Your Horse Is An Athlete. Train Him Like One.

*I am not a professional trainer, nor do I claim to be one. I'm just a woman with a pony and some education and experience I'd like to share. 

This summer, I've spent a lot of time working on Dino's fitness, muscle tone, and strength. He's made tremendous progress in getting totally ripped. While his particular physical issues (PSSM, Cushing's, and a locking stifle) make it even more important for him to stay in peak condition, EVERY horse and pony that is worked on a regular basis needs to be trained and prepared for that work like the athletes they are. Each and every time you ride, lunge, drive, long line, or round pen your horse, you are not only teaching them skills and habits, you are either building up or tearing down their body. Recently I was asked how I came up with the training program that I use for Dino. While there is no straightforward answer to that question, there are some guidelines and methods that I adhere to very strongly that have served me well over the years in training and conditioning many horses. Let me share! Because sharing is caring:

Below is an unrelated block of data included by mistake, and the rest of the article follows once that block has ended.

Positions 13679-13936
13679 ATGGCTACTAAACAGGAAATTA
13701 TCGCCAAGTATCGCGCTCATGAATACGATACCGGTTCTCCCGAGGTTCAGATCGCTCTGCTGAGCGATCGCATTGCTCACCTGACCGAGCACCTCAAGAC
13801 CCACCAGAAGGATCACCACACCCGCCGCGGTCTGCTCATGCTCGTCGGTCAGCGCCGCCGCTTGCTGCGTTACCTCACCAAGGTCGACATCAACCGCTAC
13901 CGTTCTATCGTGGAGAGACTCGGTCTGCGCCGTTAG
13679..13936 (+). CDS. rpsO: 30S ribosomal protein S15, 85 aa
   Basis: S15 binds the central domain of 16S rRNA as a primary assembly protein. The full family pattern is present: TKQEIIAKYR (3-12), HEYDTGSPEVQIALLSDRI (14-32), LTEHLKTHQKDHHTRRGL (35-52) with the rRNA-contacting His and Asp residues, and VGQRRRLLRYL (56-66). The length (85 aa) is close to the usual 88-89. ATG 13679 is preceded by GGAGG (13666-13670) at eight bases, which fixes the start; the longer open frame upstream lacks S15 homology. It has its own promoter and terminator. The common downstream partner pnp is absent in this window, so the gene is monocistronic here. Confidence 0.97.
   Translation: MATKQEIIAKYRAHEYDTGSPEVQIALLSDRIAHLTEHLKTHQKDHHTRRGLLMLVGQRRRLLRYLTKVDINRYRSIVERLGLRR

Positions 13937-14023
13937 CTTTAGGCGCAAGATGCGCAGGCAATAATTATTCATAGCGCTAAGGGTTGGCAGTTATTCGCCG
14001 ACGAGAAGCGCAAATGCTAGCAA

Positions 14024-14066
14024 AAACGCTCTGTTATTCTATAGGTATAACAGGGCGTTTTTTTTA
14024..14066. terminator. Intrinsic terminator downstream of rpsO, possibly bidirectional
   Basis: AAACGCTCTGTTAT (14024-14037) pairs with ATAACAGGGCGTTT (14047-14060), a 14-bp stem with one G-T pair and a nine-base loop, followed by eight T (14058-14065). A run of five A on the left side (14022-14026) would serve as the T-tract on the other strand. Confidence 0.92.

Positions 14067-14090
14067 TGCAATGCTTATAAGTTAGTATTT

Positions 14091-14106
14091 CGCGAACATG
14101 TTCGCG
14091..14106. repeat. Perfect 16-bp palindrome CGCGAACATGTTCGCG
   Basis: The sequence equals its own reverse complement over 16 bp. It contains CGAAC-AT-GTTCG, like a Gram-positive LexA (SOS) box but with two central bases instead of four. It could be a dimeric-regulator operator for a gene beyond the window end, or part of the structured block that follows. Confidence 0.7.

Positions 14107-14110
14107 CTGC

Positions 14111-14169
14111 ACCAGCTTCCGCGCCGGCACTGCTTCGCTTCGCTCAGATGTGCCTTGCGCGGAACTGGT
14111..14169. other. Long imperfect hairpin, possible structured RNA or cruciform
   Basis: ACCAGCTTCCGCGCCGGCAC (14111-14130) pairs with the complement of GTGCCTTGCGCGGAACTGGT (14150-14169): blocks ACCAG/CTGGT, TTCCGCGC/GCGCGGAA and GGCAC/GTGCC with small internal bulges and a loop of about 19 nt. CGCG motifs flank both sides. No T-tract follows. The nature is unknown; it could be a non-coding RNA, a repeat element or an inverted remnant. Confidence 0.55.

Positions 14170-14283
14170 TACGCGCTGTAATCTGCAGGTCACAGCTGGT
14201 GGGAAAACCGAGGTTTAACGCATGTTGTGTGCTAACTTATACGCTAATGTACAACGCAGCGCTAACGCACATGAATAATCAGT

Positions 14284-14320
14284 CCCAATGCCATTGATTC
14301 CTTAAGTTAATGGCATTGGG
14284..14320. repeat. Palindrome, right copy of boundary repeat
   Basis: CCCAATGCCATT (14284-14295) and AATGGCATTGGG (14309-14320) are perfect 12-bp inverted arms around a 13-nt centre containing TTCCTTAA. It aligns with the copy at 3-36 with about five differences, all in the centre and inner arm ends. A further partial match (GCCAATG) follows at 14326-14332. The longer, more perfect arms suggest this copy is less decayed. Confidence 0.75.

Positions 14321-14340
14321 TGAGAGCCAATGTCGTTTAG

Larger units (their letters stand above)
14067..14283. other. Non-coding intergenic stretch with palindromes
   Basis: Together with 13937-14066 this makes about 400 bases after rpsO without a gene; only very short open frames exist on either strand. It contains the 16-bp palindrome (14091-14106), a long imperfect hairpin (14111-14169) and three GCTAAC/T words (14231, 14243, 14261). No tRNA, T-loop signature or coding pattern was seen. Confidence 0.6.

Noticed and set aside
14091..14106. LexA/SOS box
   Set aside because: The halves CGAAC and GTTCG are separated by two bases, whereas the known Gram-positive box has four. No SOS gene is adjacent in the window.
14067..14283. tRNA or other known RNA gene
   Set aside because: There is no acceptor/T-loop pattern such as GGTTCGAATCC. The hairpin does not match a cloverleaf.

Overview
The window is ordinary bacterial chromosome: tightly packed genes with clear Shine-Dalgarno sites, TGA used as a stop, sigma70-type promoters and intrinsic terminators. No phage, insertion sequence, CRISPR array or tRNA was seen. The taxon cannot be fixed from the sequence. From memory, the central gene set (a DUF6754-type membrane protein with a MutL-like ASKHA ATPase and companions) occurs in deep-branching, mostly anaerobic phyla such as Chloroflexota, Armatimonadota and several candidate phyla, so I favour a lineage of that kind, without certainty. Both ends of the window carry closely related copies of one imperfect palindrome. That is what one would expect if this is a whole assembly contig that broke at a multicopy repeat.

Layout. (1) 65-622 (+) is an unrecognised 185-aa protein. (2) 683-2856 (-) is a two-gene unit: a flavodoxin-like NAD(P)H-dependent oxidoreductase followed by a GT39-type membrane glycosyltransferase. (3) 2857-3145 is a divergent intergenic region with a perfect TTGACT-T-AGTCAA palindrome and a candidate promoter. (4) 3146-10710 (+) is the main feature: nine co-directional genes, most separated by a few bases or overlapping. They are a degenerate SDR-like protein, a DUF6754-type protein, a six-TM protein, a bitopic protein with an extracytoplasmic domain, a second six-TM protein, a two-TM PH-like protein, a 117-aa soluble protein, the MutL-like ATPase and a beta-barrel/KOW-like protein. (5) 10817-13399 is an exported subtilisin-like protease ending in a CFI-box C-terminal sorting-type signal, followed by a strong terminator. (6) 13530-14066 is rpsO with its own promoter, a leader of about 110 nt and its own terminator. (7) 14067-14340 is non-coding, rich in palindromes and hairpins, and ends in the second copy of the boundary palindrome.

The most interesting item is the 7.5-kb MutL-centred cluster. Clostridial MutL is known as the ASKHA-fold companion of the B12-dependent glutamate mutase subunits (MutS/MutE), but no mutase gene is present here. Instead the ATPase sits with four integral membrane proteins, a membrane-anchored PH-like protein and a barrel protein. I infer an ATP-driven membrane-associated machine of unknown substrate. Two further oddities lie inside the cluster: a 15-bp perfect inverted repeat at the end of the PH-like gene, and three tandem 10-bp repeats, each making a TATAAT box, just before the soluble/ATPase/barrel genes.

-Listen to your horse, and take baby steps. Really get to know what's normal and what's not as far as your horse's attitude, movement, and abilities. Learn to feel and see when you horse is a little stiff, sore, or tired. If you notice that he isn't feeling 100%, do his body a favor and take a step back in your work that day. Going for an easy hack in lieu of an intense dressage school on a day when your horse is feeling a little sub-par does a lot to keep him from going lame or resenting his job.

-Make sure your mount has the appropriate strength and flexibility for the work you're asking for. Just like how running five miles when you're out of shape is a sure-fire way to injure yourself, asking your pony for movements, collection, duration of work, or jumps that are beyond his physical capabilities will damage his body. If your horse has soundness issues, talk to your vet about any performance limits he may have, and tailor your training to those limitations. Avoid anything (jumping, sharp turns, fast work, etc.) that will exacerbate any unsoundness your horse may be dealing with.